HomeGATE: 3 film festival favourites now avalable at home

by Andrew Parker

In this edition of our bi-weekly home viewing column we take a look at the buzzworthy dark comedy I don’t feel at home in this world anymore., the critically acclaimed British horror thriller The Girl with All the Gifts, and one of the most underrated Canadian films of last year, the low-fi How Heavy This Hammer; all of which made big waves at festivals on the festival circuit this past year.


I don’t feel at home in this world anymore.

Premiering at Sundance earlier this year, I don’t feel at home in this world anymore. marks the feature directorial debut of actor Macon Blair, best known for his collaborations with filmmaker Jeremy Saulnier in Blue Ruin and Green Room. Heavily indebted to the work of the Coen Brothers, it’s an off-beat crime saga involving a pair of misfits on a mission of revenge. Like most debut features, I don’t feel at home in this world anymore. wears its influences on its sleeve and sometimes feels a bit unwieldy, but on the whole it’s a darkly entertaining and humorous romp.

Melanie Lynskey – one of the most underrated character actors working today – stars as Ruth, a stressed out, lonely, and borderline depressed nurse who get in a funk whenever the world around her presents itself as a harsh, boorish, uncaring place. She snaps when her home is robbed and the police seem reticent to help find the culprit. All that was stolen was her laptop and an old silverware set she got from her grandmother, but she becomes fixated on not only getting her property back, but confronting the thief to chew them out on principal. For help, Ruth turns to Tony (Elijah Wood), an awkward neighbour who loves martial arts, but isn’t particularly good at them. Together, they work their way through a chain of people to bring them closer to the thieves, but the closer they get to them the further they go in over their heads and into dangerously deadly territory.

Shades of Fargo, The Big Lebowski, and Burn After Reading about at every turn here, and Blair doesn’t really elevate or enhance any previously established formulas on how to make a screwball American noir. The result is a fitfully engaging, reasonably twisty bit of entertainment that builds to a violent crescendo that feels earned instead of tacked on. While Blair has studied and learned some of the Coens’ best techniques in terms of balancing humour and drama, he hasn’t learned their sense of pacing, and the film drags more than it should.

But even through those bits that drag, the committed work being put in by Lynskey and Wood picks up any slack that Blair might leave hanging. The film is okay, but the performances here are excellent.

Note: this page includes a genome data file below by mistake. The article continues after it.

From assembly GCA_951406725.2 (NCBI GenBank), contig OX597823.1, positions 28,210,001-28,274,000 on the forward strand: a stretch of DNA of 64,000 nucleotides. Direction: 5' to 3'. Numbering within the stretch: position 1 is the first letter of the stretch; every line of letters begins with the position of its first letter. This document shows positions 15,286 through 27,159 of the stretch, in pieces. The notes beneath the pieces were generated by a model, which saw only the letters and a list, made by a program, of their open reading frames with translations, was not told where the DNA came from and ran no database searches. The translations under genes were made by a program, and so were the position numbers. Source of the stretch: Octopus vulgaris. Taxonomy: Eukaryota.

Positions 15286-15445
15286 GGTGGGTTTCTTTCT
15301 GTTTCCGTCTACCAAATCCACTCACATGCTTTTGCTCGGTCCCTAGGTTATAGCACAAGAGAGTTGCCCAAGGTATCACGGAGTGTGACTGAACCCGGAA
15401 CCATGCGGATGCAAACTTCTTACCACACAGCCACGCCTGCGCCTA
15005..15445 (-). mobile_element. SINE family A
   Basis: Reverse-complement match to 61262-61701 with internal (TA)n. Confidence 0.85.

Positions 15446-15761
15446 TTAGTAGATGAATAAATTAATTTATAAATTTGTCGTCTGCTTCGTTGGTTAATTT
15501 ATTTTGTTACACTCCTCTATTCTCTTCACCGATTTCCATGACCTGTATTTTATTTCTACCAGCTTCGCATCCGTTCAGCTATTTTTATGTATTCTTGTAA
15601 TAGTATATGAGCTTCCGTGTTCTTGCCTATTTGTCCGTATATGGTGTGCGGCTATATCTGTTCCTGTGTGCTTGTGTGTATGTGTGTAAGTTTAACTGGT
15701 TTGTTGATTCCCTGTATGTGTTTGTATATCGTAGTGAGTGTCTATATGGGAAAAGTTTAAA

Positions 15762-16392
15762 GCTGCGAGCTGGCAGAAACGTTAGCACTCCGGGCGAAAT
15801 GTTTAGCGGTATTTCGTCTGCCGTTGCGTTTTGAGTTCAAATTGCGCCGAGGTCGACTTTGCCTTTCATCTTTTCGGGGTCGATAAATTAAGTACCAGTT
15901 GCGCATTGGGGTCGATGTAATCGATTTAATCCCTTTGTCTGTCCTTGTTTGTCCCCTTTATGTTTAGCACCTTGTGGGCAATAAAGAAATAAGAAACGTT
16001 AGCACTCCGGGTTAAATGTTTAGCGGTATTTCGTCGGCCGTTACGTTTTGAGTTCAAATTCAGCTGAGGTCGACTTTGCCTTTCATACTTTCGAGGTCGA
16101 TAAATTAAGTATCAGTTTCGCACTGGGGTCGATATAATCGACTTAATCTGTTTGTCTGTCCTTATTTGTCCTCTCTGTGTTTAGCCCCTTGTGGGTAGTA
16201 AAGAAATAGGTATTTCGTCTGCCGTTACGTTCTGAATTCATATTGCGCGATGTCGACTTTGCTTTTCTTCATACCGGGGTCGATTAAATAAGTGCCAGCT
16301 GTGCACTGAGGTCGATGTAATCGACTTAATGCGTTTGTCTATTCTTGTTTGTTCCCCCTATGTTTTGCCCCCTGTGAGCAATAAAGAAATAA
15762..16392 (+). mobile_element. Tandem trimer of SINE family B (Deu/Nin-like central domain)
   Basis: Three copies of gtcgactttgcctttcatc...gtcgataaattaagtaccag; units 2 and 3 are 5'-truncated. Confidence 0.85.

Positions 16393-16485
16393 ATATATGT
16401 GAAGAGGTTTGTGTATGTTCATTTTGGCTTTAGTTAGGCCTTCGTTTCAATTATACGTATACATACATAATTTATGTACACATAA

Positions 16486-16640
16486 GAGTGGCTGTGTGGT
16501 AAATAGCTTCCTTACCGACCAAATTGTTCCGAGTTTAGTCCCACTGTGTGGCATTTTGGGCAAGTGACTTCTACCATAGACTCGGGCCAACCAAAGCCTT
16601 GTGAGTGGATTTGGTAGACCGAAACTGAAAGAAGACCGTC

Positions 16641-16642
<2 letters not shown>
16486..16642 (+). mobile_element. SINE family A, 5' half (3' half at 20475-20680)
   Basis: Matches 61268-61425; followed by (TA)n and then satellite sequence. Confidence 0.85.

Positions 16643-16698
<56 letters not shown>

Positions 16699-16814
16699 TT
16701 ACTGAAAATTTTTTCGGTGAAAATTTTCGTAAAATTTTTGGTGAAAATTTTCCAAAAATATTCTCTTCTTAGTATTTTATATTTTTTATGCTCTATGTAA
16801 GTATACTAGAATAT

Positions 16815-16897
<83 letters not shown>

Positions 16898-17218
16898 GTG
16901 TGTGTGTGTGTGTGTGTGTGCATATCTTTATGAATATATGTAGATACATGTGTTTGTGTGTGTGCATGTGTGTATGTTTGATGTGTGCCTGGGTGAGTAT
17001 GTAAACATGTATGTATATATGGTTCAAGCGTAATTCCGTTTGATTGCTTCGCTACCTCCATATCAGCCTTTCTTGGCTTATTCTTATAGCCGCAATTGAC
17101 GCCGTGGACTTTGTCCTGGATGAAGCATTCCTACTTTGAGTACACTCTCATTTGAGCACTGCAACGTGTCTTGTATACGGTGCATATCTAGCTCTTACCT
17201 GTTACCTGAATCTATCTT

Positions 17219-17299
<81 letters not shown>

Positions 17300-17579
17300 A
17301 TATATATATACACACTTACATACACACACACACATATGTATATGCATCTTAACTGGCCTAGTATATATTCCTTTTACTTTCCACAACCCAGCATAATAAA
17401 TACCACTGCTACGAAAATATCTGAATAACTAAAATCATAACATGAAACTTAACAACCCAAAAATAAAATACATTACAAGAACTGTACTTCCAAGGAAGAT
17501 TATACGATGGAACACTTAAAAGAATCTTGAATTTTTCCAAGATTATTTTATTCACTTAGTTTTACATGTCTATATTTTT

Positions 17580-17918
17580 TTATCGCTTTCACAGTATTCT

I don’t feel at home in this world anymore is now available to stream exclusively on Netflix.


The Girl with All the Gifts

Scottish filmmaker Colm McCarthy’s big screen adaptation of Mike Carey’s bestselling novel The Girl with All the Gifts (with a script penned by the book’s author) delivers not only a novel twist on the sometimes tiresome post-apocalyptic zombie drama, but also a nuanced and thoughtful coming of age story.

It’s sometime in the future and the UK has become overrun with zombies as a result of a strange fungal outbreak that creates undead monsters craving human blood. It affects adults and children differently, however, and a group of young children are kept locked up in a top secret military bunker. They have the same bloodlust as the zombies, which inconveniently gets switched on and off when they smell blood or a human gets too close, but they also have the capacity for rational thought and reasoning. One of these children is the bright young Melanie, played expertly by newcomer Sennia Nanua in a memorable performance. She’s the apple of her kindly teacher’s eye, loathed by a biased seargeant, and seen by a crusading doctor as a key to curing the outbreak and restoring humanity. When the military outpost falls at the hands of a large scale attack, the teacher (Gemma Arterton), the soldier (Paddy Consadine), and the doctor (Glenn Close) go on the run with Melanie in an effort to regroup and figure things out in the harsh, dangerous outside world; a place where Melanie might be more help to her adult mentors than they are to her.